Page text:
It takes vastly more land and energy to produce protein from animals than it does to grow it as a first food in the form of pulses and cereals. Yet many people mistakenly consider meat eating as a purely personal issue, while the consequence in reality is that a large part of the world's population is starving. From a vegan point of view, it is not enough to be a vegetarian. It is as wrong to eat animal cheese, milk and eggs, as it is to eat meat, fish and poultry. Milk can be obtained only when a cow is pregnant and so calves continue to be born. Half of the calves are male so go off immediately for slaughter. Death is part and parcel of milk and cheese production. Similarly, whether free-range or not, eggs can only be obtained by producing chickens in the first place and half of these will be male and do go for slaughter. Cows and chickens are also slaughtered once their milk and egg producing days are over. In general, dairy and egg production takes new born calves from their mothers, subjects cows to continued enforced pregnancies, and causes male chicks and calves to be killed because they cannot lay eggs or produce milk. Such practices are inherent in dairy and egg production. People who use animals as machines for profit care little about the harm caused either to the animals or to the human consumer by the drugs and hormones used in current farming practice. BSE and CJD speak for themselves in this matter.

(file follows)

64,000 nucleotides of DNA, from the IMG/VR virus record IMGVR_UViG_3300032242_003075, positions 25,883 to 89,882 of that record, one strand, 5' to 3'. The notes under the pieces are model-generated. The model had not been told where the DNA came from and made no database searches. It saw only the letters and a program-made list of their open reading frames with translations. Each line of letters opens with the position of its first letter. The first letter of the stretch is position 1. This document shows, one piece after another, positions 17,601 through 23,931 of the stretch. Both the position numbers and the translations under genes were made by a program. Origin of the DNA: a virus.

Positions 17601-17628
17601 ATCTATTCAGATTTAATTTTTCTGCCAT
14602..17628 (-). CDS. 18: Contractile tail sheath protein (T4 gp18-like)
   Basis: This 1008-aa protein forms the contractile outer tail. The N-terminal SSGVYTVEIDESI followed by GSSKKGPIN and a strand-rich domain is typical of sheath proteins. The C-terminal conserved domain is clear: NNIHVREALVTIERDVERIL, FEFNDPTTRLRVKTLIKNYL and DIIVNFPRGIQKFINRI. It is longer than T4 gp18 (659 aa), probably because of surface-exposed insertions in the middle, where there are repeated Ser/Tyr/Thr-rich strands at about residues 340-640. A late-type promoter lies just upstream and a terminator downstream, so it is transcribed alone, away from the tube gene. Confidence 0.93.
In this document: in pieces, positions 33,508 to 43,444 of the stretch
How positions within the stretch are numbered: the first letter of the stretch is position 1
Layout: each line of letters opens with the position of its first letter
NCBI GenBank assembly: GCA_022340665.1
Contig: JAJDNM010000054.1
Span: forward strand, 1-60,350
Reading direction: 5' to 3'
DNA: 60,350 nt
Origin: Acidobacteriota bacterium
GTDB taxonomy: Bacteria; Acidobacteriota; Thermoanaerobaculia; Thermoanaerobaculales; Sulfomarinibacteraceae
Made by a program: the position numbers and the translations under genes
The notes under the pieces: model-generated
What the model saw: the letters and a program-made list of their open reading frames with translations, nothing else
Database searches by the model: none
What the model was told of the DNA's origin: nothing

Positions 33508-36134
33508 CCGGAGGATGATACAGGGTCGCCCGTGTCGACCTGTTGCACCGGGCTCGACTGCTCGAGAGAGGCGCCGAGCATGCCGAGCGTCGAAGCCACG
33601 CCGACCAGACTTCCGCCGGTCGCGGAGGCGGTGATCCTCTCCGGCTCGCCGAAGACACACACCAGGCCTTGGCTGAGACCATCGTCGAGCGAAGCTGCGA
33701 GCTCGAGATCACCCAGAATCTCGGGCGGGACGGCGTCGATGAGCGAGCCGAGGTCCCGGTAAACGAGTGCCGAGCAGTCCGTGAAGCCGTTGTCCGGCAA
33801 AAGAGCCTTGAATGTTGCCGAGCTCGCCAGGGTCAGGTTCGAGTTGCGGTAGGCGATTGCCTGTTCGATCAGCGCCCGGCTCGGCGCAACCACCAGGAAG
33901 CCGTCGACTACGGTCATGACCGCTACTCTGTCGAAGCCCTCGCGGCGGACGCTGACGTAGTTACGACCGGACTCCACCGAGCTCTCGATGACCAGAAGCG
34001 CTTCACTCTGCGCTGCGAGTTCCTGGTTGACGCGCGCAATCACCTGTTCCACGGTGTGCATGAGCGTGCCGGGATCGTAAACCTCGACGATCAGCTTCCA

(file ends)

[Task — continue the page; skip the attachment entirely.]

We have tried to show how philosophy can be seen as culture criticism. In this paper, aspects of moral philosophy have been used to criticise the use of animals, an aspect of human culture taken for granted by most. Being a vegan is 'doing your bit' against food and land wastage, against the senseless and unnatural raising and killing of farm animals and against the dehumanisation of those who work in the killing industries. Being a vegan carries a commitment to stop using animals as 'things'. It is transferable into an ethical stance which eschews using people as things. Like humans, non-human animals are sentient beings. Refusing to use and eat all animals is a refusal to take part in some of the real abuse that happens in the world and is an affirmation of our own moral sensitivity. You can read the concluding part of this debate here.